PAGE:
2) THE CITY REPRESENTING THE KINGDOM
Our second major point is that this ultimate consummation of God’s work is not only a tent, a tabernacle, but also a city. A tent is not very strong or permanent; but this tent is also a city. According to the scriptural meaning, a city is a center for the exercise of authority. Therefore, the city symbolizes the kingdom. The New Jerusalem is not only a tent as a dwelling-place; it is also a city as the center of a kingdom. In the early stages of history there was a small tent; then came the tabernacle and eventually the temple; finally there will be a city, the strongest and most established structure of all.
It is difficult to visualize authority as symbolized by a tent, a tabernacle, or even a temple. But a city aptly symbolizes a center where authority is exercised. It is the symbol of the kingdom. The throne of God will be displayed in the New Jerusalem, for this city is the center of God’s authority. The early chapters of the book of Revelation reveal God sitting on the throne apart from the city (Rev. 4:2-3). But in the concluding chapters God is on the throne in the city (Rev. 21:5; 22:3). This signifies that it is not until the New Jerusalem descends out of heaven at the end time that God will be enthroned in a city. He is on the throne now, but at that time He will exercise His authority over a full kingdom.
The church today must be the realm of God’s kingdom. The Apostle Paul speaks of this vital principle in his writings. Romans 12 reveals the Body of Christ, but Romans 14 speaks of the kingdom. The proper church life is a realm, a sphere, where God may exercise His authority. Strictly speaking, the proper church life is the kingdom of God. The church life must be like the holy city, the New Jerusalem, a center where God may exercise His authority.
3) THE CITY BUILT IN ORDER
Our third major point is that the New Jerusalem is a city built up in perfect order. It is not just a heap of precious stones, but a city built up with precious stones (Rev. 21:10-11). We may possess many good materials which are ideal for building; however, if these materials are merely gathered in a pile, they certainly do not compose a building. Even so, in the church life there must be the real building, not just a group of wonderful believers gathered together. Our first need is to be transformed into precious material; then we must be built up with others as a building. When we have the real building, the city will be manifested in order. In the church life we must all be in a good order, not just heaped together as a pile of materials. If I were to invite someone to my house, I would not take him to a lumberyard. I must bring him to a house which has been built up in good and proper order. To be a proper church, we first need to be a building, and then we will be a city.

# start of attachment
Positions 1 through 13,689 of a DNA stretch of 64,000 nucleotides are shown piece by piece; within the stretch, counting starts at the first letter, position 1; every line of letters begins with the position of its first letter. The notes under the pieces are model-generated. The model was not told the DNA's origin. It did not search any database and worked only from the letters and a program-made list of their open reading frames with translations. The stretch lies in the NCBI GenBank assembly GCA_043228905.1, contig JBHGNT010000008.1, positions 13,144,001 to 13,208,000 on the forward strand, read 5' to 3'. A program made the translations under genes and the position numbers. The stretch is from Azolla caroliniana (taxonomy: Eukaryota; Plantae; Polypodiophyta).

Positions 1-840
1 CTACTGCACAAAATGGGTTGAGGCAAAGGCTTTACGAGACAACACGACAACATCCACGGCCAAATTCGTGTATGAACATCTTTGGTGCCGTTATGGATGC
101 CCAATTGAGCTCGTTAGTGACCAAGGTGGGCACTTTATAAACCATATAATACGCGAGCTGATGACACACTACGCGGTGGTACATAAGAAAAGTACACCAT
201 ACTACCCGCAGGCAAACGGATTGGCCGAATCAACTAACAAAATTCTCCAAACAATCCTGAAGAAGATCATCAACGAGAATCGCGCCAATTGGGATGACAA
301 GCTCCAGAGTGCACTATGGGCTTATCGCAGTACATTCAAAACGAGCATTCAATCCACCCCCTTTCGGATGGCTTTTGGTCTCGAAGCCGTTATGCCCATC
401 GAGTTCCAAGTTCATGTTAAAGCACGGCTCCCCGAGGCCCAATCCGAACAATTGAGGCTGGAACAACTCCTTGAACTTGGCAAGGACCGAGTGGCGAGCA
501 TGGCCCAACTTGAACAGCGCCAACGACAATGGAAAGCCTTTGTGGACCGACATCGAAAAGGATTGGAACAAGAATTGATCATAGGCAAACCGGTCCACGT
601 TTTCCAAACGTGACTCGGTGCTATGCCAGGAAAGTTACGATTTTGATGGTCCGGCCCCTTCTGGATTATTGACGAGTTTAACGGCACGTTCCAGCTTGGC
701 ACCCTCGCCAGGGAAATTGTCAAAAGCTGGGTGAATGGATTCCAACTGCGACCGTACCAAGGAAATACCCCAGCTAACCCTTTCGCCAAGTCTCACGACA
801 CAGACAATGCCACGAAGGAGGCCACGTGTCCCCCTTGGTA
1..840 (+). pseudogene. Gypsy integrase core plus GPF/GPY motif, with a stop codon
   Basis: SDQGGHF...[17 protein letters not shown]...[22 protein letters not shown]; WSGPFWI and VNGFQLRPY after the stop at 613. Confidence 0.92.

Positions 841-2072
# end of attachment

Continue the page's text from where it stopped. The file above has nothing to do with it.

4) THE TABERNACLE
The fourth major point is that the New Jerusalem is the very tabernacle of God (Rev. 21:3). The tabernacle conveys three basic thoughts: that of dwelling, of rest, and of expression. The church must be such a tabernacle. It must be a place where God dwells, where God rests, and where God expresses Himself.
5) THE BRIDE
The fifth point is that this city is also called the Bride (Rev. 21:9-10). A bride portrays several main things. The first bride, Eve, was a part of her husband. She came out of Adam (Gen. 2:21-24); therefore, she was his counterpart. Even so, the church must be a part of Christ (Eph. 5:30-32). A bride also speaks of love and unity. The husband loves the bride, and the bride loves her husband. She is united in oneness with her husband. Such unity is not only a matter of love, but also a matter of life. Adam did not find his counterpart in any of the other living creatures, for none possessed a life which matched his own. Only Eve had the same life that Adam had. The church must firstly be something which is taken out of Christ; then it must be in a union of love with Christ; finally, it must possess the same life and nature as Christ.
To be a bride is easy. But the bride must also be a wife. Everything is wonderful on the wedding day, but afterwards the bride must become the wife, and that is more serious. The New Jerusalem is not only the Bride, but also the Wife of Christ for all eternity.
(The Vision of God's Building, Chapter 17, by Witness Lee)